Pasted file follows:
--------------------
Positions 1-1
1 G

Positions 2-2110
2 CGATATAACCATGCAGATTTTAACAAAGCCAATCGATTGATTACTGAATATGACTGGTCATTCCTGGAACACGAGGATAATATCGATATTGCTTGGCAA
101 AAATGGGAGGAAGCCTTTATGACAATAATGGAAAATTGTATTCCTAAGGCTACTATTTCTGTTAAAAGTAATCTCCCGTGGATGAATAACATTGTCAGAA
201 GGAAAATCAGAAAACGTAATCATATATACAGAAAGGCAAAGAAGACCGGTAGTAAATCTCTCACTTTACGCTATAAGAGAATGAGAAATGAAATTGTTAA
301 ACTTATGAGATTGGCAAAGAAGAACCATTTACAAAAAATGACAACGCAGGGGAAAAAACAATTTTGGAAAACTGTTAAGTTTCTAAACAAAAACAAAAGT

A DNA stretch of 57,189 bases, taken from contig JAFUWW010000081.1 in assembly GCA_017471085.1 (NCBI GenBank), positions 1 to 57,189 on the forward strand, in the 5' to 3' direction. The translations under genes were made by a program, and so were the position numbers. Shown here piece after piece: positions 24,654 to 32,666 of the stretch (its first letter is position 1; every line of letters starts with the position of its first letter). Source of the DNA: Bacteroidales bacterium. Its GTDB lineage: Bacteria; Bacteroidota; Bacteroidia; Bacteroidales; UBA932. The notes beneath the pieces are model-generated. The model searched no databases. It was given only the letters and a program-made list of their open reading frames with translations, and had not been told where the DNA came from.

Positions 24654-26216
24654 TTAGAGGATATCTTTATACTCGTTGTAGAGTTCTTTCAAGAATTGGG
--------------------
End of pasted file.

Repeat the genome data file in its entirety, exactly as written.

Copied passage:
Positions 1-1
1 G

Positions 2-2110
2 CGATATAACCATGCAGATTTTAACAAAGCCAATCGATTGATTACTGAATATGACTGGTCATTCCTGGAACACGAGGATAATATCGATATTGCTTGGCAA
101 AAATGGGAGGAAGCCTTTATGACAATAATGGAAAATTGTATTCCTAAGGCTACTATTTCTGTTAAAAGTAATCTCCCGTGGATGAATAACATTGTCAGAA
201 GGAAAATCAGAAAACGTAATCATATATACAGAAAGGCAAAGAAGACCGGTAGTAAATCTCTCACTTTACGCTATAAGAGAATGAGAAATGAAATTGTTAA
301 ACTTATGAGATTGGCAAAGAAGAACCATTTACAAAAAATGACAACGCAGGGGAAAAAACAATTTTGGAAAACTGTTAAGTTTCTAAACAAAAACAAAAGT

A DNA stretch of 57,189 bases, taken from contig JAFUWW010000081.1 in assembly GCA_017471085.1 (NCBI GenBank), positions 1 to 57,189 on the forward strand, in the 5' to 3' direction. The translations under genes were made by a program, and so were the position numbers. Shown here piece after piece: positions 24,654 to 32,666 of the stretch (its first letter is position 1; every line of letters starts with the position of its first letter). Source of the DNA: Bacteroidales bacterium. Its GTDB lineage: Bacteria; Bacteroidota; Bacteroidia; Bacteroidales; UBA932. The notes beneath the pieces are model-generated. The model searched no databases. It was given only the letters and a program-made list of their open reading frames with translations, and had not been told where the DNA came from.

Positions 24654-26216
24654 TTAGAGGATATCTTTATACTCGTTGTAGAGTTCTTTCAAGAATTGGG